# One integral, two solutions?

1. Aug 12, 2012

### Cetullah

Hello dear Physics Forums users!

I ve recently passed to 2nd class, however I failed my Math II lesson, so I was solving some problems.

Here is it, with my solution attempt:

∫(x+3)/$\sqrt{}(x^2-4)$

∫x/$\sqrt{}(x^2-4)$ + 3/($\sqrt{}(x^2-4)$

Well eh, screw the integral on left anyway, what really confused me was the one on right:

Here s my solution:

∫3/($\sqrt{}(x^2-4)$=-3∫1/$\sqrt{}(4-x^2)$

=-3arcsin(x/2)

But on the other side, my book and WolframAlpha claims that the solution for the integral on right is:

3 ln(x+$\sqrt{}(x^2-4))$

So I checked what they look like, and here are the results:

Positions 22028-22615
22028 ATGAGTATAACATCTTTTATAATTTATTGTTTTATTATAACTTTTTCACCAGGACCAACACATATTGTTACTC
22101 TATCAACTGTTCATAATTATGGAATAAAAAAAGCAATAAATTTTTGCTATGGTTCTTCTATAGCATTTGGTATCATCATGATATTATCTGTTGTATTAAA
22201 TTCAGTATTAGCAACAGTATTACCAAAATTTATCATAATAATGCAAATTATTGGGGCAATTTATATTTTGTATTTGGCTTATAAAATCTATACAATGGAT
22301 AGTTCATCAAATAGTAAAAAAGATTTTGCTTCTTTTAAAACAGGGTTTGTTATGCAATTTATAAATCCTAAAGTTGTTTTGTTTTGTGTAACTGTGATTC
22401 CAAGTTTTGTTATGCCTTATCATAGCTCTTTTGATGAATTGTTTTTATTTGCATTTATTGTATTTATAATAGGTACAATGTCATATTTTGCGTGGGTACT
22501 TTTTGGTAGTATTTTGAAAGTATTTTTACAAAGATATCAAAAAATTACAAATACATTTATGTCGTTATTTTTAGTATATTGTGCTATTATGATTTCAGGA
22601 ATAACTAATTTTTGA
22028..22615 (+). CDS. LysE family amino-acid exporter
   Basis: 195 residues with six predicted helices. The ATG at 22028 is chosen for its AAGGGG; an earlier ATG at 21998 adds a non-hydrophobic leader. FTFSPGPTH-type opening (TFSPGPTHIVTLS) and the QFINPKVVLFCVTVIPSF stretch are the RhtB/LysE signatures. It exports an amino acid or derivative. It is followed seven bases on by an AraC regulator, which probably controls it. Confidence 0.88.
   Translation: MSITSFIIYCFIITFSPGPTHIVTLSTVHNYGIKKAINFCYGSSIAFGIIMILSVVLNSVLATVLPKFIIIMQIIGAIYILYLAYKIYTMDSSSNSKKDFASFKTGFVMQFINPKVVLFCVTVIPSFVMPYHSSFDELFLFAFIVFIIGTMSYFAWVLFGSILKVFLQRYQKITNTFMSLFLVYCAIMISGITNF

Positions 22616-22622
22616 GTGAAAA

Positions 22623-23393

http://www.wolframalpha.com/input/?i=∫3/√(x^2-4)

http://www.wolframalpha.com/input/?i=∫-3/√(4-x^2)

So they are TWO DIFFERENT EQUATIONS?

Would my answer be wrong on exam?

Last edited: Aug 12, 2012
2. Aug 12, 2012

### Millennial

You can't move the - inside the radical. To have an - inside the radical means to have the imaginary unit i outside the radical.
Protip: You can use an hyperbolic substitution to evaluate the integral on the right, a trig substitution also works.

3. Aug 12, 2012

### Cetullah

Yeah, that makes quite sense, thanks!

I failed to crush the mathematics again, lawl :)

4. Aug 12, 2012

### GarageDweller

"wtf" and "lame" were tagged for this thread